Electric Mobility

The Future, Once Again

March 2022 Business

Jure Stojan, DPhil


Jan Tomše


One of today’s cutting-edge technologies, electric cars were, in fact, introduced more than a century ago. A brief look back into the early days of electric mobility.

The Rise

It’s hard to ascribe the invention of the electric car to a single inventor or country. Instead, it was a series of breakthroughs in the 1800s, from the battery to the electric motor, that led to the first electric vehicle on the road. In the early part of the century, innovators in Hungary, the Netherlands and the United States – including a blacksmith from Vermont – began toying with the concept of a battery-powered vehicle, and created some of the first small-scale electric cars. While it was
around the same time that Robert Anderson, a British inventor, developed the first and crude electric carriages, it wasn’t until the second half of the 19th century that French and English inventors built some of the first practical models.

The original newswire copy from the 1920s reads: “1899 COLUMBIA ELECTRIC Interesting photograph taken twenty years ago of what was then the latest thing in stylish equipages. Virginia Harned the famous actress who was then at the height of her carreer when this photograph was taken.“ Original copyright holder: Keystone View, London.

In the United States, the first successful electric vehicle made its debut around 1890, at a time when the horse was still the predominant mode of transportation. One of the electric debutants on US roads, a six-passenger vehicle capable of top speeds of 14 miles per hour, was little more than an electrified wagon – but it helped spark interest in electric vehicles. Over the next few years, electric vehicles began popping up all across America. New York City was known for its fleet of more than 60 electric taxis.

The Fall

At around the same time as the electric vehicles first emerged on the market, competition emerged: the gasoline powered cars that held much promise of its own. Even though the electric cars didn’t have any of the issues associated with steam or gasoline, they were quiet, easy to drive and didn’t emit a smelly pollutant, it was Henry Ford’s massproduced Model T, a gasoline-powered car, that dealt a death blow to the electric car. But also its price. While by 1912, the gasoline car cost $650, an electric roadster sold for $1,750.

Other developments also contributed to the decline of the electric drive. By the 1920s, the U.S. had a better system of roads connecting cities, and Americans wanted to get out and explore. With the discovery of Texas crude oil, gas became cheap and readily available for rural Americans, and filling stations began popping up across the country. In comparison, very few Americans outside of cities had electricity at that time. In the end, electric vehicles all but disappeared by 1935.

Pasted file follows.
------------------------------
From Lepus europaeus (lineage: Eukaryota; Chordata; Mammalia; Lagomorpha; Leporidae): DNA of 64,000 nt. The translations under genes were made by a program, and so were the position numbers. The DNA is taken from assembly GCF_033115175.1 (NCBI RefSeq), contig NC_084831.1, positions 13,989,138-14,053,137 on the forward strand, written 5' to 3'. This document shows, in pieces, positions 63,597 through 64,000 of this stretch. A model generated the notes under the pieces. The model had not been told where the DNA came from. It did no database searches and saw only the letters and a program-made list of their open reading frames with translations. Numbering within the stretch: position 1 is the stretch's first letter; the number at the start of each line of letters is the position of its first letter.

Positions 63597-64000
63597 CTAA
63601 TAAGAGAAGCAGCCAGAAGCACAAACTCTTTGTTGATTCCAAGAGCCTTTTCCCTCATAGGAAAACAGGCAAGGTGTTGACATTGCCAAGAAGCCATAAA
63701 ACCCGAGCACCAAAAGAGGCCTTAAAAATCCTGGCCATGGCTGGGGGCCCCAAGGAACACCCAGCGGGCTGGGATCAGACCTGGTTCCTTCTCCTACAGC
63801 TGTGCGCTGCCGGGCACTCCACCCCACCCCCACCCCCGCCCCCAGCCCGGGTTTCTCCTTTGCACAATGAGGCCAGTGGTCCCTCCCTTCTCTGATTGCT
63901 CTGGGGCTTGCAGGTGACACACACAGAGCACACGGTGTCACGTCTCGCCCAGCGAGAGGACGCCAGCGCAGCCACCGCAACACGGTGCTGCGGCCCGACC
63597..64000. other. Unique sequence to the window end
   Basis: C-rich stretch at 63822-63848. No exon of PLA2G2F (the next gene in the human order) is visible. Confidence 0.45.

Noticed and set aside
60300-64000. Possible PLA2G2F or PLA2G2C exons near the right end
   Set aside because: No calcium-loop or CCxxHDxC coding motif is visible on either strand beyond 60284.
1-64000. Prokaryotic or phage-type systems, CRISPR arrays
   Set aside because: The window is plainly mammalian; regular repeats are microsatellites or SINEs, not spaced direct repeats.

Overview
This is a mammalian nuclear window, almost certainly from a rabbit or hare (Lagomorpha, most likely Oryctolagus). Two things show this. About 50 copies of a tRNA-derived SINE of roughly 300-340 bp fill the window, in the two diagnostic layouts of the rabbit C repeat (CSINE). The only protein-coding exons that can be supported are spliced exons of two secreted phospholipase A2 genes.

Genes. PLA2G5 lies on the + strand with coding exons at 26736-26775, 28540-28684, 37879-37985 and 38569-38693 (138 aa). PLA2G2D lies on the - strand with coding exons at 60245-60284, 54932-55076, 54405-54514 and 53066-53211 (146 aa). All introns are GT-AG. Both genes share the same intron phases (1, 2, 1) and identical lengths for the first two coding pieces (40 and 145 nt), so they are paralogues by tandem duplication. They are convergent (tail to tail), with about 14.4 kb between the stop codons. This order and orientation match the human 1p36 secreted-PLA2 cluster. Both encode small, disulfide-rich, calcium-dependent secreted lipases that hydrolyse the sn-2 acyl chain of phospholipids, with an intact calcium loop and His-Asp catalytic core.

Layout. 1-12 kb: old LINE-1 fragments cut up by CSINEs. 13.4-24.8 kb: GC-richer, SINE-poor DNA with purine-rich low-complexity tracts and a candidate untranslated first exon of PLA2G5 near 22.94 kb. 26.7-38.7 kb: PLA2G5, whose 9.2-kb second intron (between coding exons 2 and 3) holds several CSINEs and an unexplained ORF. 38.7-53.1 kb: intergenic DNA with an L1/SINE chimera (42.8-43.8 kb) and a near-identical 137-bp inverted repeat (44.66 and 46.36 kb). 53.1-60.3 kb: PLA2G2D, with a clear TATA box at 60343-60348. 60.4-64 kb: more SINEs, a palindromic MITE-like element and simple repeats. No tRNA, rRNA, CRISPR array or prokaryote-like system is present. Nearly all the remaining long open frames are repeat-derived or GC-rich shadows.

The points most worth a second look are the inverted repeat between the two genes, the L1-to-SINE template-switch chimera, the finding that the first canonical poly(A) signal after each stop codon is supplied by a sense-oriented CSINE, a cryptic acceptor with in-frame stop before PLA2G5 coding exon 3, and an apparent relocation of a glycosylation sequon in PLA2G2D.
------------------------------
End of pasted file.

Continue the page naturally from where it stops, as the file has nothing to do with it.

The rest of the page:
Original copyright holder: the Manning Bros. Collection. Manning Bros. Commercial Photographers, Highland Park, Mich. Based in Detroit, the Columbia Electric Car Company went bust the very year it launched this exciting model, despite being the first one to feature an underslung frame and giving buyers a choice between solid and pneumatic tires.

Like a Phoenix

What followed was sort of a dark age for the electric automobile, with little technological advancement over the following thirty. Cheap and abundant gasoline, coupled with continued improvement in the internal combustion engine, curtailed demand for alternative fuel vehicles. Then, gas shortages spark interest in electric vehicles once again. Soaring oil prices and gasoline shortages – peaking with the 1973 Arab Oil Embargo – created a growing interest in cutting dependence on oil. Around the same time, many big and small automakers began exploring options for alternative fuel vehicles, including electric cars. In the 20 years since the long gas lines of the 1970s, interest in electric vehicles had mostly died down. But the environmental concern drove electric vehicles forward. Even though not much attention was paid to electric vehicles at the time, behind the scenes, scientists and engineers were improving electric vehicle technology, including batteries.

1904 KRIEGER 1904 Krieger Electric Landaulette Brongham, Model “A”, the property of Chloride Batteries Ltd. (M.E. Powell). 2 electric motors – one driving each front wheel. Lever gear. Original copyright holder: R.W. Brown Photographers, Birmingham

The first turning point was the introduction of the Toyota Prius. Released in Japan in 1997, the Prius became the world’s first mass-produced hybrid electric car. In 2000, the Prius gained a worldwide fame as it was backed by celebrities. Then came another event that would reshape electric vehicles – the 2006 announcement by a small, Silicon-Valley-based start-up, Tesla Motors, that it would start producing luxury electric vehicles that could go more than 200 miles on a single charge

Over the next years, automakers around the world began rolling out electric vehicles and developing new battery technologies.

The rest, as they say, is history.



This article was originally published in The Adriatic: Strategic Foresight 2022
If you want a copy, please contact us at info@adriaticjournal.com.